methodological
level
the
design
of
this
research
has
demonstrated
the
value
of
linking
the
analysis
of
the
research
stages
through
inductive
thematic
analysis.
The
thematic
analysis
moved
the
segmented
data
to
abstracted
themes
that
facilitated
individual
case
development
of
the
participants’
experiences
during
the
research.
The
interpretation
of
the analysis
through
the
use
of
a
concept
map
developed
the
basic
initial
findings
into
comprehensive
research
findings
that
reflected
both
the
individual
and
group
perspectives
present
in
this
research.
At
a
theoretical
level,
using
the
knowledge
management
hierarchy,
the
research
has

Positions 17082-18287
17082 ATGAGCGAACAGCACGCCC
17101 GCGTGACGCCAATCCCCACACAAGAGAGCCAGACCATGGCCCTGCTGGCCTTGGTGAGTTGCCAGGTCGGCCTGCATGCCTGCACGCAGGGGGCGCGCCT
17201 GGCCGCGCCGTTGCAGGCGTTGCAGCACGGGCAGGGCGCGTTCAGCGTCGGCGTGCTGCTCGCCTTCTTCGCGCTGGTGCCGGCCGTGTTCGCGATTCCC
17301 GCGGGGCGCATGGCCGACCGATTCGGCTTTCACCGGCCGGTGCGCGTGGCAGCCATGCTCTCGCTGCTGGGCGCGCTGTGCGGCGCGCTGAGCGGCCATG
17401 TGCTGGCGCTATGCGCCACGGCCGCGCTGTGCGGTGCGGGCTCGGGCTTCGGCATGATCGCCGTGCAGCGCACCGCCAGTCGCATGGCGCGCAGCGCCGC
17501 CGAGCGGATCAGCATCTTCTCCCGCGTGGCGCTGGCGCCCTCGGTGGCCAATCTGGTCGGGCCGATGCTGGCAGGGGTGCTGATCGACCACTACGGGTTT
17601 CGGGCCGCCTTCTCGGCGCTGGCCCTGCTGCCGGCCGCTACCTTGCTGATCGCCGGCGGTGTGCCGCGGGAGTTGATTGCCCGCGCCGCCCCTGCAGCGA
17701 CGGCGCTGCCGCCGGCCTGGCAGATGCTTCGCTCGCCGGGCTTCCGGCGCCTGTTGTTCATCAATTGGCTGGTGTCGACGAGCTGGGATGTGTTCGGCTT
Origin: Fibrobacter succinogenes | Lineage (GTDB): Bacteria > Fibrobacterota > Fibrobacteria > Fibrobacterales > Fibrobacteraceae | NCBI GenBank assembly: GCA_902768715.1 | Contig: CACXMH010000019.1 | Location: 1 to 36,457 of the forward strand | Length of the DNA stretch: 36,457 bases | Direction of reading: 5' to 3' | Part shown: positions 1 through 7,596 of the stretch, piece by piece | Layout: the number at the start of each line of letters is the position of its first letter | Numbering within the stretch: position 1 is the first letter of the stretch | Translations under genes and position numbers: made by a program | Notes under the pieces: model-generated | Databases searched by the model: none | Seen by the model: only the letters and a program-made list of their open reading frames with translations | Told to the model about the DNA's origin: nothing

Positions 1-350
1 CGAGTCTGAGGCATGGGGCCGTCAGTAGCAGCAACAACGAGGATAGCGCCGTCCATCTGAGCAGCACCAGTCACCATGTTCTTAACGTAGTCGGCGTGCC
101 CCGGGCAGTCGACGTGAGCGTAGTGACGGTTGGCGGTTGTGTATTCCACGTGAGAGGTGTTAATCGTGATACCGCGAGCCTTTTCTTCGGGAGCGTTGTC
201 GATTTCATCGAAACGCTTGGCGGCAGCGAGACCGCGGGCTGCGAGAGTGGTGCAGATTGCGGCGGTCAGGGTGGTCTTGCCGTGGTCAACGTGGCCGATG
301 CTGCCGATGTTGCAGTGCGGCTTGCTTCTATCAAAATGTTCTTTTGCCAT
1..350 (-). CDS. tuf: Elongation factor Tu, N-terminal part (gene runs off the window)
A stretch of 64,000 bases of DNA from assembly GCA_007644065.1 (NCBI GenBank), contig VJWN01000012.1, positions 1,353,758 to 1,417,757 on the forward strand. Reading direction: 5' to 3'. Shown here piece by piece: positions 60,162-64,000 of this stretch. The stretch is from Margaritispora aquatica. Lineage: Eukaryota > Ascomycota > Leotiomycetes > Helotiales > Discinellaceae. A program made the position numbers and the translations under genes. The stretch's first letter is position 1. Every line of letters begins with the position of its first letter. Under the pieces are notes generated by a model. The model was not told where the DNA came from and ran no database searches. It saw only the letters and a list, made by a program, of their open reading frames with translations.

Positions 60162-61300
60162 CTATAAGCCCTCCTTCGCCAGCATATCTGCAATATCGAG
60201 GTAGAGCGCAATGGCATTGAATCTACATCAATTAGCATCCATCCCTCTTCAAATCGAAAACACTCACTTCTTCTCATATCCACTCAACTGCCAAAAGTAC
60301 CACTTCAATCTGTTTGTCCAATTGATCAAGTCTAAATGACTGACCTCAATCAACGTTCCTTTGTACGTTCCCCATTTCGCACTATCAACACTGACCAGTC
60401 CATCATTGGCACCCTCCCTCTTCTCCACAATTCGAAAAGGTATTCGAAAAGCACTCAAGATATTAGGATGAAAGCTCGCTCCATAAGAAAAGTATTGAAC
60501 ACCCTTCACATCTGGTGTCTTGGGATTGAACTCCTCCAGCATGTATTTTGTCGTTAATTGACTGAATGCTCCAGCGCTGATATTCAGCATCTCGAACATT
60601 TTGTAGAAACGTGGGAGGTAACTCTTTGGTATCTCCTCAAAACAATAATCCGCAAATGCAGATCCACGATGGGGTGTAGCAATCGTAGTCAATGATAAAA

highlighted
that
the
myCF
pilot
implementation
does
not
support
self-­‐
management
without
a
transition
from
self-­‐management
‘understanding’
to
self-­‐
management
‘knowledge’.
The
research
has
demonstrated
that
current
evaluation
techniques
do
not
capture
the
intangible
criteria
that
indicate
whether
the
myCF
pilot
implementation
was
a
success
or
a
failure.
Finally,
this
research
has
demonstrated
that
before
technology
is
implemented
to
support
people
living
with
CF
with
symptom
monitoring
and
self-­‐management,
we
first
need
to
be
aware
of
what
the
participants
understand
self-­‐management
to
consist
of.

Item Type: Thesis (PhD)
Keywords: online symptom monitoring, cystic fibrbrsis, self-management, eHealth, self-management ICT tools, patient centred symptom monitoring
Additional Information:

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Date Deposited: 23 Feb 2014 21:50
Last Modified: 15 Sep 2017 01:06